Comments close today on the Department of Labor's investment advice rule, with one leading trade group claiming the effort could have the same chilling effect as the Obama-era fiduciary rule.
Some language in the rule "could be understood to broadly impose fiduciary obligations in a manner similar to the Department’s 2016 fiduciary regulation," reads the comment letter from the American Council of Life Insurers.
In its lengthy letter, the ACLI outlines several cases of language and definitions in the rule that leave questions of how and when an advisor is providing advice and how that communication is further defined by the rule.
ACLI referenced the federal appeals court ruling overturning the Obama fiduciary rule several times in its comment letter.
"Before it was vacated by the Fifth Circuit Court of Appeals, this fiduciary-only approach restricted access to professional guidance that retirement savers with low and moderate balances want and need," ACLI wrote. "We have concerns that such consumer choice may be at risk again.”
Light Comment Numbers
Despite the criticism, the new DOL rule is expected to produce far fewer responses than past versions of the rule. The Federal Register reported just 37 comments as of Thursday afternoon, none of which were posted for public view.
The Trump replacement rule has two main parts: a new exemption allowing advisors to provide conflicted advice for commissions; and a reinstatement of the "five-part test" from 1975 to determine what constitutes investment advice.
It is the third rule put forth by the DOL. Under Obama, a 2010 rule was pulled following the public comment period after vehement opposition. The DOL returned with a new rule in 2015 and the ensuing comment period, which was reopened at one point, generated 3,134 comments.
ACLI, which released its comments to the media, said it wants to further harmonize the proposed exemption with the Securities and Exchange Commission’s Regulation Best Interest and the National Association of Insurance Commissioners newly revised Suitability in Annuity Transactions Model Regulation.
A harmonized approach would "ensure all financial professionals act in the best interest of retirement savers while preserving consumer choice and access," the trade group said.
Morningstar released its comment letter to the media earlier this week. In it, the analyst firm said that the DOL could go further to protect all investors receiving rollover advice in a variety of contexts. The DOL should revisit the “regular basis” prong of the five-part test to either eliminate this requirement or presume that it is satisfied in the context of a rollover.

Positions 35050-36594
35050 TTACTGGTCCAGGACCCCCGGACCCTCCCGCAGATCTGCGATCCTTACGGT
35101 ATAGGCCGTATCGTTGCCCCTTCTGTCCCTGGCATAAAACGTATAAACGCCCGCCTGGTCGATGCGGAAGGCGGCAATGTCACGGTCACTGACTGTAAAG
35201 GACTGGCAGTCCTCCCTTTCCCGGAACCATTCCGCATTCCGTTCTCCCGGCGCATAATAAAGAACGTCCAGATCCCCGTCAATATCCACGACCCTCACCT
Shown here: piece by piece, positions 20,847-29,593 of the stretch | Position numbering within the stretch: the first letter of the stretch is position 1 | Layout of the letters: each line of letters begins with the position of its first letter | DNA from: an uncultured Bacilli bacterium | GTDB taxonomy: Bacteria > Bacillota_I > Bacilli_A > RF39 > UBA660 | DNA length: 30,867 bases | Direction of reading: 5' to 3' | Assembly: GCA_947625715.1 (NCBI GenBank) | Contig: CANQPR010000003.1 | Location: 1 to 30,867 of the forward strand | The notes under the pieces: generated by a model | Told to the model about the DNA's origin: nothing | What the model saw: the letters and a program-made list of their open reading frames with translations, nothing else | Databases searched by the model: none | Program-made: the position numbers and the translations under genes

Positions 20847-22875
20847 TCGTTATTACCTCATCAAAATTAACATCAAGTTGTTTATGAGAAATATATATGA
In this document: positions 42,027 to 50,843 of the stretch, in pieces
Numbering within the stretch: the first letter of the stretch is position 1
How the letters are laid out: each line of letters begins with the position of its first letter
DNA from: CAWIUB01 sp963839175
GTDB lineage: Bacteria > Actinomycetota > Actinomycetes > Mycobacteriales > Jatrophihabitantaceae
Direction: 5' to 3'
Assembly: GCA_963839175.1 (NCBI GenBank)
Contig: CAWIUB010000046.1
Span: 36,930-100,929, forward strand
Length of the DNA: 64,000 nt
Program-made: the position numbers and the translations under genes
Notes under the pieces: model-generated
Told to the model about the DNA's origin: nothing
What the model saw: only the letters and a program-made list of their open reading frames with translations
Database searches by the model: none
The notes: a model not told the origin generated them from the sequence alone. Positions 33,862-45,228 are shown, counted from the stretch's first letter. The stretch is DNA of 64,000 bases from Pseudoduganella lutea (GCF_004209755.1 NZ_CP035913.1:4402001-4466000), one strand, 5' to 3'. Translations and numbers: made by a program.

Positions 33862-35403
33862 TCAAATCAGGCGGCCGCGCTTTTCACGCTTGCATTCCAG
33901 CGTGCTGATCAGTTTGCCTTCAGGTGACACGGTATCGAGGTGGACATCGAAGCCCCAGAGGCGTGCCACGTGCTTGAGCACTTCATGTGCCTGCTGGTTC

Morningstar listed several other examples of unclear language in the rule that could cause problems.
Bradford P. Campbell, who headed up the Employee Benefits Security Administration under President George W. Bush, made his own critical remarks during a webinar last week, also taking issue with the "regular basis" definition.
"They were very unclear as to exactly what types of recommendations, advice, services on an ongoing basis might be fiduciary and which might not," Campbell explained. "So it calls into question the notion of if I have an ongoing relationship, but it's a sales relationship, is it now converted to a fiduciary one?"
Campbell, a partner at Faegre Drinker Biddle & Reath, stressed that the DOL attempted to make it clear that a one-time sale of, for example, an annuity to a retiree, is specifically not going to meet the requirements for ongoing advice and fiduciary status.
But Fred Reish, also a partner at Faegre Drinker, noted that even a one-time annuity sale might involve some ongoing communication and questions about the index or the methodology.
"Some cases will be pretty clear, one way or the other way, but there's also going to be cases that fall in the gray area," Reish said. "And we're just going to have to live with that one for a while."
InsuranceNewsNet Senior Editor John Hilton has covered business and other beats in more than 20 years of daily journalism. John may be reached at [email protected]. Follow him on Twitter @INNJohnH.
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